Why did Kroger buy Albertsons, and how will it affect shoppers?

Kroger CEO Rodney McMullen in the production division of the Oakley Kroger Marketplace.

Kroger CEO Rodney McMullen in the production division of the Oakley Kroger Marketplace.

Kroger’s plan to acquires supermarket rival Albertsons in a nearly $25 billion deal that would create a grocery company with more than 4,500 stores in 48 states.

On Friday, Kroger CEO Rodney McMullen told The Cincinnati Enquirer, part of the USA TODAY Network, what he thinks the deal will work for for shoppers, workers, and Cincinnati. Here are the highlights:

How will the Kroger-Albertsons deal affect shoppers and products on store shelves?

McMullen: “Saving a lot of the supply chain will really help improve product freshness because we’ll have a warehouse closer to the store and you’ll likely lose a day or two in your purchase cycle.” That’s fresh. … When I look at the brands (Albertsons private label), they’ve done a great job. … Between the two companies, we have an incredible portfolio.”

He said Kroger researched the Albertsons home brand O Organics when it created its own SimpleTruth label, which is now a $3 billion brand. Private labels or local brands are expected to be important tools in attracting and retaining customers as more and more shoppers turn to generic store brands to offset costs. inflationary. Combined, Kroger and Albertsons sell $43 billion in private label products each year.

Details of the merger: Kroger acquires Albertsons in $24.6 billion deal

Is there a shortage of beer on tap? Inflation and supply chain pressures on brewers are on the rise

‘Most expensive crop in decades’: Farmers face ever higher stakes with inflation

How will this deal affect consumers?

McMullen: “I expect (the impact) to be very limited. What it will allow us to do is obviously at a larger scale. We’ll be able to continue to invest in our associates in shape. method of paying and investing in customer pricing. … I’m sure we’ll learn from each other. We’ll get the benefit of that.”

Map of stores Kroger and Albersons

Map of stores Kroger and Albersons

‘Absolute disaster’: Bernie Sanders Breaks A $24.6 Billion Deal With Kroger’s Albertsons

What did Kroger get when he took over the Albertsons?

McMullen: “It gives us a national scale, and we’ll be able to leverage technology and other things (using that) on a larger scale. … (Although) they run it. smaller stores are better than what Kroger does.”

A major part of the deal’s appeal is that it’s an “additional” or “rapid” acquisition. It mainly expanded Kroger into territories where it had a thin presence or where there was no Kroger.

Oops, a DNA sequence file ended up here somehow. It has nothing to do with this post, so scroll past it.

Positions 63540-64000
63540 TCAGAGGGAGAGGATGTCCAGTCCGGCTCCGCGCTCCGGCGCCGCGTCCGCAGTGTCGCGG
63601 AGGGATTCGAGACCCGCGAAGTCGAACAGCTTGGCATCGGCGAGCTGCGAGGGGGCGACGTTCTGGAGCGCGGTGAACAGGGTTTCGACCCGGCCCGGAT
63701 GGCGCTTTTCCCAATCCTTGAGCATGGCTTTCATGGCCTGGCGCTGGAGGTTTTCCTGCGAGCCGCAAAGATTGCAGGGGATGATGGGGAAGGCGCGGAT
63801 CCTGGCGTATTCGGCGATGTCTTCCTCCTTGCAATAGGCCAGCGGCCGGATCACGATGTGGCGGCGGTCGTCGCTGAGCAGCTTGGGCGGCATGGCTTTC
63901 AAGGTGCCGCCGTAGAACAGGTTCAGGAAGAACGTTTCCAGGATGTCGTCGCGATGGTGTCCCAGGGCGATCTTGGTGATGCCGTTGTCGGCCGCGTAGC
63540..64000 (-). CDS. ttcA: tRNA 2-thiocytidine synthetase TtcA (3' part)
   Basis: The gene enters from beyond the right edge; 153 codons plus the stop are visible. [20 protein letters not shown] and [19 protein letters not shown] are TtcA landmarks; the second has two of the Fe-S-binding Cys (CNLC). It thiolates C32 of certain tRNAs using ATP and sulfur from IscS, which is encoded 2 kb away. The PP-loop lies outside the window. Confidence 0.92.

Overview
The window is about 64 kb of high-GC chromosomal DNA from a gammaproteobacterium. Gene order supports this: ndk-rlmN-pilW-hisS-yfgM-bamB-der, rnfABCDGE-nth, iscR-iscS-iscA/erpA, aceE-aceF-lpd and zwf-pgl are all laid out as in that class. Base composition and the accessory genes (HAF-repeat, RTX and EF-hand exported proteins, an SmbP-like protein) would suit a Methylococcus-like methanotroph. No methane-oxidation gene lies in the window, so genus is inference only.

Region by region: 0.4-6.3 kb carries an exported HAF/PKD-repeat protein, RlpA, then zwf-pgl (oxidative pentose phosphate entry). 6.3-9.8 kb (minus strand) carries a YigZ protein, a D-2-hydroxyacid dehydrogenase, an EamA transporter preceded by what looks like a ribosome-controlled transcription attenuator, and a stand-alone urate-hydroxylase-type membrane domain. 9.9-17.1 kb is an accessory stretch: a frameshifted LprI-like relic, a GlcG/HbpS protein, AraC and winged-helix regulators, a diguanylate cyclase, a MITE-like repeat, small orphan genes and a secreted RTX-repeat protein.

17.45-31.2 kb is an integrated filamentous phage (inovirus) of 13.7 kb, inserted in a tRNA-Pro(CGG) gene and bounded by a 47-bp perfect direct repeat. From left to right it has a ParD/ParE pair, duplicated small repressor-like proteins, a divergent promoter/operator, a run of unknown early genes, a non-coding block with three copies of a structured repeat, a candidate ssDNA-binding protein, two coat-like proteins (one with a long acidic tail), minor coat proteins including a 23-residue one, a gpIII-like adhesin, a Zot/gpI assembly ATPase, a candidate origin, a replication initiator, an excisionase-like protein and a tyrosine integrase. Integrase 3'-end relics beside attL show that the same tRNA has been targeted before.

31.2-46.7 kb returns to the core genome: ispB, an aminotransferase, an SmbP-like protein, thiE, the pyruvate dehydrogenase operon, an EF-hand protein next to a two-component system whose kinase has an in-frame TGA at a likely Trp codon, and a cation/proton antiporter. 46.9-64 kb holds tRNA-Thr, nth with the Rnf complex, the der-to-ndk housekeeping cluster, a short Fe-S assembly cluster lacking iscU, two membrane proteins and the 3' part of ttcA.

In addition to Kroger stores, the Cincinnati-based grocer operates several regional supermarket chains in 35 states, including Fred Meyer, Harris Teeter, Ralphs, Mariano’s, Fry’s, Smith’s, King Soopers, QFC and the others. The company has nearly 2,800 stores and employs 420,000 workers. The deal will add Albertsons, Acme, Safeway, Vons, Jewel-Osco, Shaws and other regional names. It will supply Kroger stores in five states of New England, New York and Pennsylvania, among others.

Are job cuts part of the $1 billion cost savings that combined companies are looking for?

McMullen: “We really wouldn’t expect that to happen…we don’t think the savings are there. …Over time, we’ve been able to grow, it’s really moved in the right direction. different when we need more people.”

While Kroger is expected to cut combined operating costs by $1 billion, much of that is expected from improved sourcing (purchasing power) and more efficient production and distribution. During additional acquisitions, there tends to be less overlap of functions and less work cuts. However, thousands of associates will not join Kroger because it is likely that hundreds of stores will be split up to assuage regulators’ antitrust concerns.

Where will you divest stores – Los Angeles, Denver, Seattle?

McMullen: “Both companies have professional advisors that help us understand the FTC (the Federal Trade Commission’s antitrust regulator). … They really look at it (market share) circle. 3 miles x 3 miles circle. … So we’re going to sit down with the FTC and look at it on a market-by-market basis.”

The deal is expected to close through early 2024 following regulatory and antitrust review. To appease regulators, 100 to 375 Albertsons stores are expected to be spun off as a separate company owned by Albertsons shareholders.

For the latest information on the business of Kroger, P&G, Third Bank and Cincinnati, follow @alexcoolidge on Twitter.

This article originally appeared on the Cincinnati Enquirer: How will the Albertsons deal affect shoppers? What does Kroger’s CEO say?


News7F: Update the world's latest breaking news online of the day, breaking news, politics, society today, international mainstream news .Updated news 24/7: Entertainment, the World everyday world. Hot news, images, video clips that are updated quickly and reliably

Related Articles

Back to top button